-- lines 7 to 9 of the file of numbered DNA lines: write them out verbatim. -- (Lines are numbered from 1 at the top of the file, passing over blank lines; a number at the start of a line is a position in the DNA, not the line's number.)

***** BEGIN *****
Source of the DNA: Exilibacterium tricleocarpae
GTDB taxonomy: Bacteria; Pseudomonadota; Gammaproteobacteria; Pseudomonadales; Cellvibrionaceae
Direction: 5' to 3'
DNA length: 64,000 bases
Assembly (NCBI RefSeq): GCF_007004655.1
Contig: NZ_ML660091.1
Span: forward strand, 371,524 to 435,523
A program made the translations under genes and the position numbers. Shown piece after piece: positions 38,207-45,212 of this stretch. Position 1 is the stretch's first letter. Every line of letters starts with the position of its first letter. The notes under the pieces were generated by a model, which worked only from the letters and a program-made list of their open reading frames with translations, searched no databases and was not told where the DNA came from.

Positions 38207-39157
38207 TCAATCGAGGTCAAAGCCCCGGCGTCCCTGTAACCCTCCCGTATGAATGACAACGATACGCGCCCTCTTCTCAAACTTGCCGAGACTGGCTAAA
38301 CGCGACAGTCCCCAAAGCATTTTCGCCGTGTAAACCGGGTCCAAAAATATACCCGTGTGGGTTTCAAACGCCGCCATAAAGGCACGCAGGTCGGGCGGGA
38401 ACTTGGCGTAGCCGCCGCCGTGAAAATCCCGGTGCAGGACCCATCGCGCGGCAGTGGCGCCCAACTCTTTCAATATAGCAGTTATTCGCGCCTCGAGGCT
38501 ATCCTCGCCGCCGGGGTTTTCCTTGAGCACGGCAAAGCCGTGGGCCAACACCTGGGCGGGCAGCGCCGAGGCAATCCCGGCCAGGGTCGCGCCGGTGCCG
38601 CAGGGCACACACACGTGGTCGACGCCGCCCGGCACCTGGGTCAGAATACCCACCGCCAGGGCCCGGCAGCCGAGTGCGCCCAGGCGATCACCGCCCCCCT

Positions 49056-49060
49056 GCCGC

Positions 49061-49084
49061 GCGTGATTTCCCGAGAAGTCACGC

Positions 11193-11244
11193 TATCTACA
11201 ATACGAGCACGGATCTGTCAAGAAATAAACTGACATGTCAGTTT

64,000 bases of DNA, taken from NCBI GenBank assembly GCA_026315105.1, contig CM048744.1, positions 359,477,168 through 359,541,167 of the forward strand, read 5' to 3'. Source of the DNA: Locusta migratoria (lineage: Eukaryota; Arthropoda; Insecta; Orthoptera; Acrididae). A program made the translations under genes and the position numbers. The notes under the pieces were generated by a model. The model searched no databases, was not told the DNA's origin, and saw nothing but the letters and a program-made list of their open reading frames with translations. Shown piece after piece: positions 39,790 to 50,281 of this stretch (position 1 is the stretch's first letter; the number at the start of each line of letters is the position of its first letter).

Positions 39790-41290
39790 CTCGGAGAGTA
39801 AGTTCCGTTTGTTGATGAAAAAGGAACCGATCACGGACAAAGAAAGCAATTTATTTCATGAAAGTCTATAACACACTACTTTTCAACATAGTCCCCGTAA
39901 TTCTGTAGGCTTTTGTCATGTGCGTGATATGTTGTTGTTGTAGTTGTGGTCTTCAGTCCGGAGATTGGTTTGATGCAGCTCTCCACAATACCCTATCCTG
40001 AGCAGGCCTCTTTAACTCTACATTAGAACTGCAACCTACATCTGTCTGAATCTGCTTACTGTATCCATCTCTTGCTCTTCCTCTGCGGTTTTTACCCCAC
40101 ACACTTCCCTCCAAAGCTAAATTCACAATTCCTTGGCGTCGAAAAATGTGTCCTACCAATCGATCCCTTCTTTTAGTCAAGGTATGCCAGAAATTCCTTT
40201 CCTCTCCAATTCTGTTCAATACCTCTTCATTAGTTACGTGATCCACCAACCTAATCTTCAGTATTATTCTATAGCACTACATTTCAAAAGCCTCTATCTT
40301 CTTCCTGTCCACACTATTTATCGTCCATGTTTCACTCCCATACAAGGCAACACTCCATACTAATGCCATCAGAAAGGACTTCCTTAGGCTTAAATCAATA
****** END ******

Span: forward strand, 371,524 to 435,523
A program made the translations under genes and the position numbers. Shown piece after piece: positions 38,207-45,212 of this stretch. Position 1 is the stretch's first letter. Every line of letters starts with the position of its first letter. The notes under the pieces were generated by a model, which worked only from the letters and a program-made list of their open reading frames with translations, searched no databases and was not told where the DNA came from.

Positions 38207-39157